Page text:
Miriam examined the canvas from different angles. Perfect? Almost perfect? What would her old teacher think?
Half an hour later, she nodded to acquaintances as she crossed the banquet hall. Then, seeing Tostermann at a distant table, she changed direction. He was even more substantial than before, a great bull of a man, his physique a visual rendering of his personality. His granite head had few lines, and minimal hair loss. The glasses were new, she noted, but essentially he was the same. She wanted to reach him, move fast through the small talk, and get to her news.
Even before they’d first met, she’d been aware of his mystique. The other architecture students had described his brilliance with reverence. And his scathing critiques. “Don’t get on the wrong side of Burned Toast, they’d told her. He’ll toast you.”
At first she’d been unimpressed. Tostermann was large, unblinking, given to Zen-like utterances of “I don’t understand,” that implied not his own lack of comprehension, but a lack of comprehensibility in the essay or utterance so dismissed.
Miriam had watched and listened, learning in spite of herself, and occasionally had challenged the teacher, boldly risking a ‘toasting’. He’d responded by showing her where she was mistaken, but occasionally by acknowledging that she was right. The effect was devastating. He won her over with his laser-like critiques combined with these fragments of admiration.
In turn, she’d laid down her mind, eager and receptive, soft as warm wax. Recognizing the tribute, he’d pressed himself into her impressionable surface, leaving a precise inverted image of himself. “You have real originality,” he’d told her once. “Follow your instincts.”
“Miriam!” he said now with economical warmth. After a detailed description of his own work, he asked the anticipated question. “What have you been working on?”
She had a ready answer, but looking into his face, she remembered her nerves as a graduate student. She swallowed, licked her lips and then blurted, “I’m doing another series of paintings.” She hoped that he’d ask to see them and then give her a shred of his precious approval.
He frowned. “You are not cut out for painting, you know. You should stick to architecture. That’s where your real talent lies.”
She drew back. Of course, the paintings she’d shown him ten years before had been naïve. But since then…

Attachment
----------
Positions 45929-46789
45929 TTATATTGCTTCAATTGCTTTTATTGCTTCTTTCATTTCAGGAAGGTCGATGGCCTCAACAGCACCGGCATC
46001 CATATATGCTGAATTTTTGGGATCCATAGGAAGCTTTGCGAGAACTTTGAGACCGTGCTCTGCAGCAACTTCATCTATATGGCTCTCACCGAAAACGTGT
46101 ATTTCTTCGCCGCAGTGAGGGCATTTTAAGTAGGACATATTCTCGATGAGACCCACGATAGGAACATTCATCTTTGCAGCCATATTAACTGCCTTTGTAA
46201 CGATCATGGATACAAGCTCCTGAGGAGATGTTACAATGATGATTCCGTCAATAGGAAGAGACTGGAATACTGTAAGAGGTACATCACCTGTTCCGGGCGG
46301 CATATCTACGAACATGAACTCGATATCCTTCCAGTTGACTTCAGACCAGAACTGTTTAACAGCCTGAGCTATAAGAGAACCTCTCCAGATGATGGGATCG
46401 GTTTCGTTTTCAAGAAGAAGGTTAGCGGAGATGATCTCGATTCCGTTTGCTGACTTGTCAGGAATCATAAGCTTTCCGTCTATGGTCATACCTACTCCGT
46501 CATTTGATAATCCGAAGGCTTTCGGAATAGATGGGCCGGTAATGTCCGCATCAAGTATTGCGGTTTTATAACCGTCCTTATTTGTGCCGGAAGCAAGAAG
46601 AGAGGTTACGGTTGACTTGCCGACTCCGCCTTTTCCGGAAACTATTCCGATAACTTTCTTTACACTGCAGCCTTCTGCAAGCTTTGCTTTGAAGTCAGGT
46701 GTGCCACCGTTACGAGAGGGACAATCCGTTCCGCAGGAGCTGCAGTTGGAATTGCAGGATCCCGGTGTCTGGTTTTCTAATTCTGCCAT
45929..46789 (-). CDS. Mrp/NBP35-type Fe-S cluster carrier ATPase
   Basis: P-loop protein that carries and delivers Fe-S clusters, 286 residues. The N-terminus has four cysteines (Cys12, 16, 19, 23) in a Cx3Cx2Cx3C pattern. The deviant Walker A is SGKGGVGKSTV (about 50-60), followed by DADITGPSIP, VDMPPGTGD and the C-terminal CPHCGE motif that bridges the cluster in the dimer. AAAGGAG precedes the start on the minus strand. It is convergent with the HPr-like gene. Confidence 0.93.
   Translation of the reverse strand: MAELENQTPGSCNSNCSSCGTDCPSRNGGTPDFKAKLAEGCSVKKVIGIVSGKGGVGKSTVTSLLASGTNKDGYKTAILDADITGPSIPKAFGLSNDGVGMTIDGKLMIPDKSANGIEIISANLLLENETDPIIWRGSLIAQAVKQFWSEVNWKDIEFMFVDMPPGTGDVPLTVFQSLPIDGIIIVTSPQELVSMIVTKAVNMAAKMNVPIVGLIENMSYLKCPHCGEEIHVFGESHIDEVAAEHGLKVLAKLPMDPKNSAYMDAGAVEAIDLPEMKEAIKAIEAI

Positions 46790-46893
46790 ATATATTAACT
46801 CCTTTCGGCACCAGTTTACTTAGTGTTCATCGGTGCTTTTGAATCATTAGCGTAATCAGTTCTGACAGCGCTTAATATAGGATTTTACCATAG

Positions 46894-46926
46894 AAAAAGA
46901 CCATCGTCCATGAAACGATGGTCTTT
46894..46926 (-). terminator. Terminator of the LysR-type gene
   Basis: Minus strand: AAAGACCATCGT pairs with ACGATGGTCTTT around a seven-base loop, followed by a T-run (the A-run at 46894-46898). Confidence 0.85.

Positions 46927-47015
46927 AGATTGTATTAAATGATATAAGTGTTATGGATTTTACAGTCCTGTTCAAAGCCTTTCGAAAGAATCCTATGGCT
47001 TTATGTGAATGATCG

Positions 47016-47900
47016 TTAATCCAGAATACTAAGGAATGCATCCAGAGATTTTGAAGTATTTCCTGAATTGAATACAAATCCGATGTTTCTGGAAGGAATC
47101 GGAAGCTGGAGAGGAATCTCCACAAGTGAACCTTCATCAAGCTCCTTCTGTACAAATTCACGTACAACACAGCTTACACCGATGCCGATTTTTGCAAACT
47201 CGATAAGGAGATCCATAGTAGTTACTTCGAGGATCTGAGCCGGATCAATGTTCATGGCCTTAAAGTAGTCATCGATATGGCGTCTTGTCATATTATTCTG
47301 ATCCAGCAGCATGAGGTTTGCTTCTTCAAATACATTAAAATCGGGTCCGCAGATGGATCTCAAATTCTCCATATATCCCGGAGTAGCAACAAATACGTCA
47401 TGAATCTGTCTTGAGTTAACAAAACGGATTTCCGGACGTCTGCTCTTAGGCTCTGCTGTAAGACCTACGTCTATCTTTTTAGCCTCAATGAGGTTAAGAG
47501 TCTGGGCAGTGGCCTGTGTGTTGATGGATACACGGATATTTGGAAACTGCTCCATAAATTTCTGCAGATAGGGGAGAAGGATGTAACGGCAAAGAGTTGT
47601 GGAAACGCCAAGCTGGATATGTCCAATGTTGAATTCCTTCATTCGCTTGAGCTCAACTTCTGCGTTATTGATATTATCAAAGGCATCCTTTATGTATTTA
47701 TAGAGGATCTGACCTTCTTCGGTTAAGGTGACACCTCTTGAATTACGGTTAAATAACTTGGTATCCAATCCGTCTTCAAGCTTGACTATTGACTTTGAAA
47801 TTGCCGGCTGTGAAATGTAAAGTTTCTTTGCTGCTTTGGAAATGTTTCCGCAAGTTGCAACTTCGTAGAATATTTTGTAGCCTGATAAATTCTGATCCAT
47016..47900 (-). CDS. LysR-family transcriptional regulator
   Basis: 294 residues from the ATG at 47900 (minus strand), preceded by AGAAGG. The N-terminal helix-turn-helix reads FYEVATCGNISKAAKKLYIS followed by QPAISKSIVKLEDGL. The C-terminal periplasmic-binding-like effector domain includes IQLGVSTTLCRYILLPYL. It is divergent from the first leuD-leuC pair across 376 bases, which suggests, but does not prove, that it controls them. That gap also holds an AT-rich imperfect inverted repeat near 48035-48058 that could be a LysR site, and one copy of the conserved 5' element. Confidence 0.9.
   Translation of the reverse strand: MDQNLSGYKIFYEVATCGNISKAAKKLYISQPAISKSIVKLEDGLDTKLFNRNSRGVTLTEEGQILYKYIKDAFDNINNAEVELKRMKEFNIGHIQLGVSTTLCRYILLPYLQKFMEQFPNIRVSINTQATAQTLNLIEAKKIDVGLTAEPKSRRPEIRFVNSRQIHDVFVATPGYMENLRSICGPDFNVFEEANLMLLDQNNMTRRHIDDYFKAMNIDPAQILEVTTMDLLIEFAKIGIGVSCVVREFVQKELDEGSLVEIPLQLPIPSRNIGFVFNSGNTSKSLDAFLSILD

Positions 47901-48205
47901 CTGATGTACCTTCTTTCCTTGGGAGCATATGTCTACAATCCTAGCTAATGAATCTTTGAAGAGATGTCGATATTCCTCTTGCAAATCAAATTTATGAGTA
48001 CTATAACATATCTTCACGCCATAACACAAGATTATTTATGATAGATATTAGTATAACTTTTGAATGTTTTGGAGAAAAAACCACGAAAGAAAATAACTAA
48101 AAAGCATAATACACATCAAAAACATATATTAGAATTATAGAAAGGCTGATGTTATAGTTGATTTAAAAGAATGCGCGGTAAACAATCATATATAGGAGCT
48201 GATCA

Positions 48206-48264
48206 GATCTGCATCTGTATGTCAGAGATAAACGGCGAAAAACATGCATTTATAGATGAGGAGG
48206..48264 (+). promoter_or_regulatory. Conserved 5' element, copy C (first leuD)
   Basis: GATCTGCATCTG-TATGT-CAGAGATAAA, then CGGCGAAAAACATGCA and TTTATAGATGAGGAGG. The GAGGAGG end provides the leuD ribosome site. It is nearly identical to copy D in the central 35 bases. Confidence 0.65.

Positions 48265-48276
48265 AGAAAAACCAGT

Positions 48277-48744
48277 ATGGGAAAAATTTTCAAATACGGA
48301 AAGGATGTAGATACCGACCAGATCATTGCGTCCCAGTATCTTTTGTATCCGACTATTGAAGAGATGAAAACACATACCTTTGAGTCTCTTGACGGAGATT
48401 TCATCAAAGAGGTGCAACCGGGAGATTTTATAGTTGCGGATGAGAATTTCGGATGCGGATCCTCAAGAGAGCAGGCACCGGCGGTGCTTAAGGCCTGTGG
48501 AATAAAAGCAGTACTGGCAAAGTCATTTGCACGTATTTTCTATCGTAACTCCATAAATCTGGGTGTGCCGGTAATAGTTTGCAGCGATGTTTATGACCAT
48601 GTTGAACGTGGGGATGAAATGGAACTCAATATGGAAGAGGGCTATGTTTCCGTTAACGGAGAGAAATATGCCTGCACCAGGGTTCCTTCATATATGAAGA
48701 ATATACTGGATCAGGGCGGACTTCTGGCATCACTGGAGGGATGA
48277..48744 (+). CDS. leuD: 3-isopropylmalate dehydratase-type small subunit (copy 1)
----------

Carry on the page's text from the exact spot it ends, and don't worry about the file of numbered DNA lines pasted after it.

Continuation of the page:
“But I’ve been working hard, getting better all the time.”
“The last paintings you showed me were very wooden. Why paint amateurish paintings, when your training and your talent all lie in architecture?”
“But my new work,” she murmured. “It isn’t wooden. It’s… My father likes it…” she concluded lamely.
The teacher gave her a look. “Well, he’s your father.” He left the rest unsaid. Her father would be blinded by doting affection or too soft-hearted to tell her the unpleasant but necessary truth, that she was making a fool of herself with this endeavor. Tostermann wouldn’t even take the trouble to look at her pictures.
She wanted to justify herself. “I love painting,” she murmured. “It engages all of me, my senses, my emotions, my intellect, my morality. With architecture, only part of me…” It was an old habit of love, to want to reveal all aspects of her innermost self, even the weakest and most absurd, and to be loved for them.
“Don’t you hear how self-indulgent that sounds?” he snapped. Noting the look on her face, he added in a kinder tone, “You’re a grown woman now. You need to set aside childish things.”
She felt the old temptation to allow the wax of her mind to soften under the blaze of his heat, to allow the sharp edges of his seal to press into her and shape her.
But then she recalled the flame that burned inside her when she painted, and warmed and filled and lifted her. Could he see that? Had she somehow failed to communicate how much this mattered? Was he that blind? Or did he see, and simply choose to spit on her dream?
He’d always been cruel. She recalled his cruelties to other students. A young man coming out of the men’s room with red eyes, a young woman dropping out of the program, after Tostermann had demolished their work. She hadn’t taken these small tragedies seriously, she remembered with a painful blush. She recalled how his cruelties to herself had stung initially but then had served to emphasize the moments of kindness that had followed. The savage criticism had spoken to her of hidden depths of suffering the great man struggled against. But now she wondered whether she had misheard.
“Have you sold any of your paintings?” he asked with seeming innocence, as if the question were not the first premise of a proof.
She felt torn. The teacher was the most brilliant person she knew. She’d wanted to tell him about her new vocation because, she now realized, her confidence depended on his good will. Could he be right? Who was she to contradict the genius, she who couldn’t even point to one sold painting as proof?
When she didn’t answer he turned to another topic, telling her about some young woman he found promising. Miriam closed her eyes and called up an image of her latest painting. She imagined how it would look through the teacher’s eyes, its flaws dwarfing its beauty. Perhaps she should abandon the dream.
But then she took another look. The flaws could be corrected and the beauty retained. The teacher was blind to her pain; why should she trust his vision of her work?
“She made this most amazing suggestion…” he was saying. He looked like a stone Buddha, as solid, as impervious, and as irrelevant.
“You’re right,” Miriam said. “I have grown up.” She stood, scraping her chair harshly. “And now I have a painting to finish.”
Frances Howard-Snyder teaches philosophy. She is currently working on a novel.
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